The BHI antigen was concentrated using the TPP technique, as already described (Paule et al. 2004), with the objective to verify its composition in an electrophoresis system. It was analyzed by SDS-PAGE electrophoresis and employed in blood cell culture stimulation. Briefly, 15% ammonium sulfate was added to BHI culture supernatants obtained as previously described, and the mixture was gently stirred at room temperature. The pH was adjusted by adding a concentrated HCl solution; then the same volume of n-butanol was added. The mixture was vortexed for 1 min and allowed to rest for 1 h. This mixture was centrifuged at 1350xg for 10 min, and the interfacial precipitation was collected and dissolved in a small volume of Tris 20mM pH 7.4 buffer (500 µl buffer/5 ml culture supernatant). The extracts were dialyzed by ultra-filtration with a 10 KDa cut-off membrane (Millipore Corp., Billerica, USA) against Tris 20mM, pH 7.4. The protein content of the extracts was determined using the RC DC Protein Assay kit (Bio-Rad Laboratories, Hercules, USA).

Polyacrylamide gel electrophoresis (SDS-PAGE)

C. pseudotuberculosis secreted antigens were concentrated by three-phase partitioning (TPP) technique and separated by one-dimensional polyacrylamide gel electrophoresis under denaturing conditions. A discontinuous SDS-PAGE system with a 4% stacking gel and a 12% running gel was used. Electrophoresis was performed in 0.124M Tris, 0.96M glycine, and 0.5% SDS pH 8.3 migration buffer, at 100V for 3 h. Each well was loaded with 50 µg of protein. Proteins were observed by Coomassie Blue staining.

ELISA for the detection of specific immunoglobulins against Corynebacterium pseudotuberculosis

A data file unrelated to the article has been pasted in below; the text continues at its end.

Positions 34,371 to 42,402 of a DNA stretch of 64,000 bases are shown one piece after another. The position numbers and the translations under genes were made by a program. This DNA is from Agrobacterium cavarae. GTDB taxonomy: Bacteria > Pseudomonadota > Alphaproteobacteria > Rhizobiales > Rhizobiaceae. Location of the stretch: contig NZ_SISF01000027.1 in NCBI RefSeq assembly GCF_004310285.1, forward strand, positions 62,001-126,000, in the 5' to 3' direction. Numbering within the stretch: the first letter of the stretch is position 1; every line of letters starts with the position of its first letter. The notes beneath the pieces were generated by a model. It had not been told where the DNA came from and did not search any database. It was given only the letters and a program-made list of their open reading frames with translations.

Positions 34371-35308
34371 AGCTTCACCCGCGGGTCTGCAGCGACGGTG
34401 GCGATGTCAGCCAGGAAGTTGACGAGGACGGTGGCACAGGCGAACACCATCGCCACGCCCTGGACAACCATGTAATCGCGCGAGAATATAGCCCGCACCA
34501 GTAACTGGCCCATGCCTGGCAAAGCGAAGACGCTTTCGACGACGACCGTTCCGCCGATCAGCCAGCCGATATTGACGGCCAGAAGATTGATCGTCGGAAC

ELISA assay was developed based on a checkerboard procedure; the working dilution of the horseradish peroxidase-conjugated anti-sheep IgG immunoglobulin; the optimum protein concentration of antigen solution; and the serum sample dilutions were determined by previous checkerboard titrations in order to achieve suitable differentiation between positive and negative sera samples. Sera were tested at 1:25, 1:50, 1:100, 1:200, 1:400, and 1:800 dilutions; antigen at 1:400, 1:200, 1:100, 1:50, and 1:25 dilutions; and the secondary antibody was assayed at 1:5000, 1:10,000, 1:20,000, 1:40,000, and 1:80,000 dilutions (data not shown). The same C. pseudotuberculosis-positive (from animals with CLA confirmed by microbiological isolation) and negative (from non-endemic area animals) control serum samples were used as standards in all assays aiming to ensure reliability and reproducibility of results. The antigen, serum and anti-sheep IgG dilution chosen presented a positive/negative optical density (OD) ratio of 12.6.